Isn’t it interesting how much we like to divide reality into halves?
Black and white, liberal and conservative, rich and poor, red states and blue states, pro-life and pro-choice, masculine and feminine, heaven and hell. Can it really be that there are only two choices in so many areas of existence?
No. Life in all of its complex, mystifying, aggravating variety is truly shades of gray, not black and white.
Diane Ackerman, naturalist and poet, speaks of our fondness for artificial “twosies” in her book “An Alchemy of Mind.” She is addressing the question of whether nature or nurture explains our personalities:
Even to ask that question implies a dichotomy nature doesn’t pose. Only we pose it. It’s easier for our brain to handle alternatives, to divide every issue into extremes, which requires less brainwork to fathom and less time to evaluate…life rarely offers clear alternatives. Most of life sprawls on a continuum of possibilities, compromises, extenuating circumstances…most of anything falls between opposite poles, every idea or feeling includes gradations.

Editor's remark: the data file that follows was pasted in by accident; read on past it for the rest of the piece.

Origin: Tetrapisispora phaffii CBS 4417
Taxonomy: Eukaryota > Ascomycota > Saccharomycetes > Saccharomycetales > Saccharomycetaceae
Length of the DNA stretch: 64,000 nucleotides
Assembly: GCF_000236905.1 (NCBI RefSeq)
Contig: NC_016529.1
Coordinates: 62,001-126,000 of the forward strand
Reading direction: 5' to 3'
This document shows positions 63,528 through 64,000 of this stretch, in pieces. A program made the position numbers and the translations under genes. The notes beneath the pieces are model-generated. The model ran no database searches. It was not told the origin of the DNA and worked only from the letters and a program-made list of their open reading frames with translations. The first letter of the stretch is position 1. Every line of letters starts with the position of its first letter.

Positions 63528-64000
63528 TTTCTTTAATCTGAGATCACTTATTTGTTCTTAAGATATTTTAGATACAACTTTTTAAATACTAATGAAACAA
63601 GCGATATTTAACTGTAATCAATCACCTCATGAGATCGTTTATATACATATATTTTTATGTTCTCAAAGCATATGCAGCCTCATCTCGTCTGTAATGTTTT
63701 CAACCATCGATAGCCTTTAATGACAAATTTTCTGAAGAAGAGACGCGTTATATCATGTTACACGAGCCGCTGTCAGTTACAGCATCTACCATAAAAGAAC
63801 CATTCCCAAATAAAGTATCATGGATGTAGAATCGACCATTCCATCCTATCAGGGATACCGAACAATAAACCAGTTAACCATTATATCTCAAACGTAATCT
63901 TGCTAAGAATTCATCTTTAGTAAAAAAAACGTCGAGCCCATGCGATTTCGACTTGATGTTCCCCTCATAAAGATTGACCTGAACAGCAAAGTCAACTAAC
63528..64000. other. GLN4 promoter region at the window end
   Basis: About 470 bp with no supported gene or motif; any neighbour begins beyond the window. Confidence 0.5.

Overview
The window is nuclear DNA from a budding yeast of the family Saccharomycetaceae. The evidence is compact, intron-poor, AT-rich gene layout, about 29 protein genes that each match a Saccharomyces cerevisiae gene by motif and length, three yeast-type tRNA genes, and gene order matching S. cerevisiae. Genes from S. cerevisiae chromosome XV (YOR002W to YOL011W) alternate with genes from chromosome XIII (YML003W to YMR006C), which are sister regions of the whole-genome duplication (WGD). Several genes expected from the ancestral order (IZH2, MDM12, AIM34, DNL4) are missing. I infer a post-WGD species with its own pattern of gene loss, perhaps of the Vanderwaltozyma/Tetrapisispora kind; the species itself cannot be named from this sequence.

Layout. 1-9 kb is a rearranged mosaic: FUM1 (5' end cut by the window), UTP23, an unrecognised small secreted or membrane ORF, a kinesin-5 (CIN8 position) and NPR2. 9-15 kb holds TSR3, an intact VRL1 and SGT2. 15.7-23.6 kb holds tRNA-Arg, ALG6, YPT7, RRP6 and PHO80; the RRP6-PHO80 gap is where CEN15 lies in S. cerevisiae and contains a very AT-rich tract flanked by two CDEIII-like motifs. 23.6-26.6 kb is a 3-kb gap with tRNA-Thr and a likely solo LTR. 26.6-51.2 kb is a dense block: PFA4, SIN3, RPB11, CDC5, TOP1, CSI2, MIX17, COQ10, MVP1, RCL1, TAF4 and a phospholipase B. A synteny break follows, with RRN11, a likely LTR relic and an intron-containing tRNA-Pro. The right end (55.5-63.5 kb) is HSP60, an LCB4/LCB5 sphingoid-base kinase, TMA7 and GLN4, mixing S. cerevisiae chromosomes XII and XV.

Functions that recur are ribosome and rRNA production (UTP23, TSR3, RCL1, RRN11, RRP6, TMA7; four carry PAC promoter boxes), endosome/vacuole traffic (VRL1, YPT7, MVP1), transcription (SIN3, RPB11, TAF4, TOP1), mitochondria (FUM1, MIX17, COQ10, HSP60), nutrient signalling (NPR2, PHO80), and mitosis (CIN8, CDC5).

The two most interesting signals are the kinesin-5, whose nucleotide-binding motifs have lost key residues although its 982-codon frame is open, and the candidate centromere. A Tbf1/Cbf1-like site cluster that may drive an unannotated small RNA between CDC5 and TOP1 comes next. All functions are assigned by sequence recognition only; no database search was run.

It’s liberating to stop putting ourselves—and others—into simplistic pigeonholes. Am I a believer or a non-believer? Actually, both. Am I for or against abortion? Indeed, for and against. Am I a supporter or a critic of the Iraq invasion? All of the above.
And so it goes. Virtually every question I can think to ask myself defies a dualistic conceptualization. Do I believe in fate or free will? Yes and yes. Do I have faith in religion or in science? Absolutely.
White is part of black is part of white.
Shades of gray.
Neither this nor that.
It’s the something else I crave.